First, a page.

In Kensington, battling the cold means battling addiction

Richard Duncan, left, of South Philadelphia, visits a friend who has been sleeping in the open this week under a bridge at Frankford and Lehigh Avenues in Kensington.

They sat on mattresses, in tents and shelters made of wooden pallets and draped with blankets to keep out the snow and the bitter wind that swept down Kensington Avenue. The cold, they said, was torture. But the pain of withdrawal was worse.

Since a Code Blue was declared last week — triggering increased outreach to people sleeping on the streets  — city officials have been working to get people inside as the temperatures plummeted.

But while they have largely managed to clear the streets in Center City, in Kensington it was a different story. There, officials are also battling an opioid crisis so entrenched, a disease so desperate, that many people in addiction would rather brave numbing wind chills than enter a shelter. In another indication of how the crisis has gripped the city, on Thursday afternoon, dozens remained under the train bridges on Lehigh Avenue, even as a winter storm battered the East Coast.

“I don’t like using drugs so much that I want this to happen,” said a man named George, wrapped in several layers of jackets under the Frankford Avenue bridge. “This is torture. This is absolute torture.”

The city moved quickly this weekend in Kensington to get as many as people as possible inside. Last week, city officials saw that, despite the Code Blue, there were nearly 100 people still camped outside, said Alicia Taylor, the communications director for the Department of Human Services.

The bulk of the city’s homeless resources are outside Kensington, with most shelters on Broad Street, or even farther away in Center City or West Philadelphia. And for some people in addiction, that’s too far from their neighborhood, too far to stave off withdrawal.

So, as a part of a larger effort to address the opioid crisis, the city moved to find closer options  — at one point considering renting heated buses to park near the encampments. But they settled on the rec center at Lehigh and Aramingo Avenues, just a few blocks from the train bridges, and stressed that, like the city’s emergency shelters, it does not require ID for entry.

From Saturday through Tuesday, some 75 people came through the rec center’s doors. This week, the center opens every night at 10 p.m. and closes the next morning at 7 a.m. The local needle exchange, which opens its doors during the day, saw a few hundred come through on Wednesday. The count for Thursday was still being tallied. Anyone who shows up at the rec center before opening hours is offered a ride to another shelter.

“Our major concern was overnight hours, the most dangerous times,” Taylor said. “The aim was to try to get them to come in, even if it really was for an hour. Just to come inside and sit and get warm.”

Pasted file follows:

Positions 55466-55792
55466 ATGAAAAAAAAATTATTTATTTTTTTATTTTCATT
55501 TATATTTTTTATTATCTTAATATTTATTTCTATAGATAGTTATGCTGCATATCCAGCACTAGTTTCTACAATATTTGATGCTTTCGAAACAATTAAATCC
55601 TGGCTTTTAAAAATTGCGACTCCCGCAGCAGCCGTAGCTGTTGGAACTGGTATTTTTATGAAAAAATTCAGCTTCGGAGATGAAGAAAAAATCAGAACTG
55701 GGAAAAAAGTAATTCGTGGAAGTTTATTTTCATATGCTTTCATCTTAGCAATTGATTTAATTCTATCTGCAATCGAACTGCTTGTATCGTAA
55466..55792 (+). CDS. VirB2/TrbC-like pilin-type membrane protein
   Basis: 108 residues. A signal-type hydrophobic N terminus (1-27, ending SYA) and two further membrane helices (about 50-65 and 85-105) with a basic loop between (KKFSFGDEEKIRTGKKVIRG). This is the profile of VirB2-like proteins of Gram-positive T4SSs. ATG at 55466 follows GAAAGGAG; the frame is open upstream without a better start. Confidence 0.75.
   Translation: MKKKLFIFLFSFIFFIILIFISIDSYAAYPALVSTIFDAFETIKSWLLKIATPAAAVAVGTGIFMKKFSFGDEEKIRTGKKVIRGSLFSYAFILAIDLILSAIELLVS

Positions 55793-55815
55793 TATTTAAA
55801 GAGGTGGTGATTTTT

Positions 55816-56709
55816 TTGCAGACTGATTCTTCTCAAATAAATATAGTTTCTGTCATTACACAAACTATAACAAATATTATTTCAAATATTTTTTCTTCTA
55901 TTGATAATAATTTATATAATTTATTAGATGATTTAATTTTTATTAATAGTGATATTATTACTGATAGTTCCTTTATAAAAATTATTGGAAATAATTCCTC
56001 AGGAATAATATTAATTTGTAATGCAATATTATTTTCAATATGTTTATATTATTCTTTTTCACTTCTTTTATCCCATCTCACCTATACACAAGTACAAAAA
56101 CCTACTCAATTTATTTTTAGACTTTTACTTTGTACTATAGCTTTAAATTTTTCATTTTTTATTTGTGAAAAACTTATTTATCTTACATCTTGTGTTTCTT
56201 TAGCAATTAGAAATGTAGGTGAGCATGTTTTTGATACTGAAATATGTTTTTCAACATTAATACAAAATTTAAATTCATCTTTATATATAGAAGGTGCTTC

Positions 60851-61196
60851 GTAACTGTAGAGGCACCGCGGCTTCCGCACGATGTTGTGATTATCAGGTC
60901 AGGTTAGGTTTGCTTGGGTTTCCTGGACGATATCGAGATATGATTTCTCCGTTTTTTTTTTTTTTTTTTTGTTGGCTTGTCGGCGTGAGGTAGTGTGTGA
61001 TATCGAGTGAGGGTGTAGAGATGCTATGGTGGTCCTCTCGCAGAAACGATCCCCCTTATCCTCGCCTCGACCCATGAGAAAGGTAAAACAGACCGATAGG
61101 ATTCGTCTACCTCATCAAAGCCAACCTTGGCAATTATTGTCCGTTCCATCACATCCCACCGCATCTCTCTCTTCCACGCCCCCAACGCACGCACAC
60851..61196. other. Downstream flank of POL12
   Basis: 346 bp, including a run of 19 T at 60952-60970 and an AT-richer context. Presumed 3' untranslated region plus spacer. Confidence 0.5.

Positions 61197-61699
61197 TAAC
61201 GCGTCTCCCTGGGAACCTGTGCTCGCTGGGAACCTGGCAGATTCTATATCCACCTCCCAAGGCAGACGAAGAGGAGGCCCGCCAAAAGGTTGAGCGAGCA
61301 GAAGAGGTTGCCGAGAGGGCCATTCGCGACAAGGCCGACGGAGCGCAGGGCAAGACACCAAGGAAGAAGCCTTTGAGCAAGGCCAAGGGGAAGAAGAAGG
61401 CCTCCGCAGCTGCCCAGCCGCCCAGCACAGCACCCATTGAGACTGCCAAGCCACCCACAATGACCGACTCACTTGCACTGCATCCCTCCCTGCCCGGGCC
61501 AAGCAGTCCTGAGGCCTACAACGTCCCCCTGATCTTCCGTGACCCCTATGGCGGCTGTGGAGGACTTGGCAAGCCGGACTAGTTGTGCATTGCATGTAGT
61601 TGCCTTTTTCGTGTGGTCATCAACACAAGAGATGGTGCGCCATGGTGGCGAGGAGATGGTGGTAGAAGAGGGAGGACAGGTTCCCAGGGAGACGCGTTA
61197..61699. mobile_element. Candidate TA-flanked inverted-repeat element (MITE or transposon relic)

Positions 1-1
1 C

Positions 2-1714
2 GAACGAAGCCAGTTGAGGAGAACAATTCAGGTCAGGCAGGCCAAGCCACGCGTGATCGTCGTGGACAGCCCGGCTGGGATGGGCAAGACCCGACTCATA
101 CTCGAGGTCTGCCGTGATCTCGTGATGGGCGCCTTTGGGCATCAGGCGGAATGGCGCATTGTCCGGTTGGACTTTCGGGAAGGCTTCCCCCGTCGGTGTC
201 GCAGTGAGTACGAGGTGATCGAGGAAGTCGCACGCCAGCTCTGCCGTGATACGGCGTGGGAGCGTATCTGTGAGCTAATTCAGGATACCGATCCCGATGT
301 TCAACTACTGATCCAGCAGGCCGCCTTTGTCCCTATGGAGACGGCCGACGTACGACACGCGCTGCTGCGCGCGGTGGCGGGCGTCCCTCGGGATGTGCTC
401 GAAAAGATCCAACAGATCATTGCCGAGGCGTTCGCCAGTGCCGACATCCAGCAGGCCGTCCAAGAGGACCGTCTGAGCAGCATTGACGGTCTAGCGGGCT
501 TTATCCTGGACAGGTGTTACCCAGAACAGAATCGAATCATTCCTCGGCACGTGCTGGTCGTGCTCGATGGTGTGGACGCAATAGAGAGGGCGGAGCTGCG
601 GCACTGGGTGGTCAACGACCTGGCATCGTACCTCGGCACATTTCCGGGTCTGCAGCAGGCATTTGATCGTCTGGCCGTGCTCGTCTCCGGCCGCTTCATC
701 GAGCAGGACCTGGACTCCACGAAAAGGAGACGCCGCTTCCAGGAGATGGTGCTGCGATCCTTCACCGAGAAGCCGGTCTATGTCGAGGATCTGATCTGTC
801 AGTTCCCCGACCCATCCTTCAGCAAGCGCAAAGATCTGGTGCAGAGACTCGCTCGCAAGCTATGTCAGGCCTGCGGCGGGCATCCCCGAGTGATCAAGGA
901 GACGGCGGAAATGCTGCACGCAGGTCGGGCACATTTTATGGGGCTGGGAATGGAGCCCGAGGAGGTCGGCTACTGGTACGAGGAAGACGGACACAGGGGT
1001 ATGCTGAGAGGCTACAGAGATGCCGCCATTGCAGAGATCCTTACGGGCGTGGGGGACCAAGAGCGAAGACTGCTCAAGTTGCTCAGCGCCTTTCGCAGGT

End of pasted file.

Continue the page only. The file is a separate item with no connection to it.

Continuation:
On Kensington Avenue and under the train bridges, people paced to keep warm late Thursday afternoon. It was so cold that some sobbed with pain. Others warmed their hands around an ash-can fire that they said the police kept putting out. Outreach workers pulled up in cars with hot drinks and food.

“Have some coffee, my love,” Kasey Fisher, who drives to the bridge encampment three times a week with tins of macaroni in her trunk, called to a man under the Emerald Street bridge.

A man who identified himself by his first initial, C, said he’d left the Kensington Avenue camp and gone to the warming center in desperation for a few hours the night before. It was crowded, and he argued with the man next to him, and ended up leaving. But the bridge was far worse.

“I hate this place,” he said.

Still, a friend said, the needle exchange and the warming center were comforts. “It helps a lot,” he said. “We can warm up, sleep, get our lives together, keep our stuff kind of safe.”

Under the Emerald Street bridge, Tia, 25, said she’d spent the last night outside, tossing to keep warm under piles of blankets. She’d been sleeping outside since Halloween, she said.

“I can’t go to my parents’ house and wake up and do drugs,” she said. “I don’t want to disrespect my family.”

But she said was going to see her father anyway Thursday night. She couldn’t take another night outside.

At St. Francis Inn, the soup kitchen on Kensington Avenue, outreach workers handed guests handbills with directions to the warming center.

“We’ve been really pushing that,” said Brother Fred Dilger, a Franciscan friar who works at the soup kitchen. “I think something like this  — where people can come and go more freely — is a good way to go.”

Taylor said the warming center will remain open as long as a Code Blue is declared. All morning, she said, outreach workers had been driving people to shelters.

“It really was the difference between life or death,” she said. “We have no doubt that we saved lives by opening this warming center.”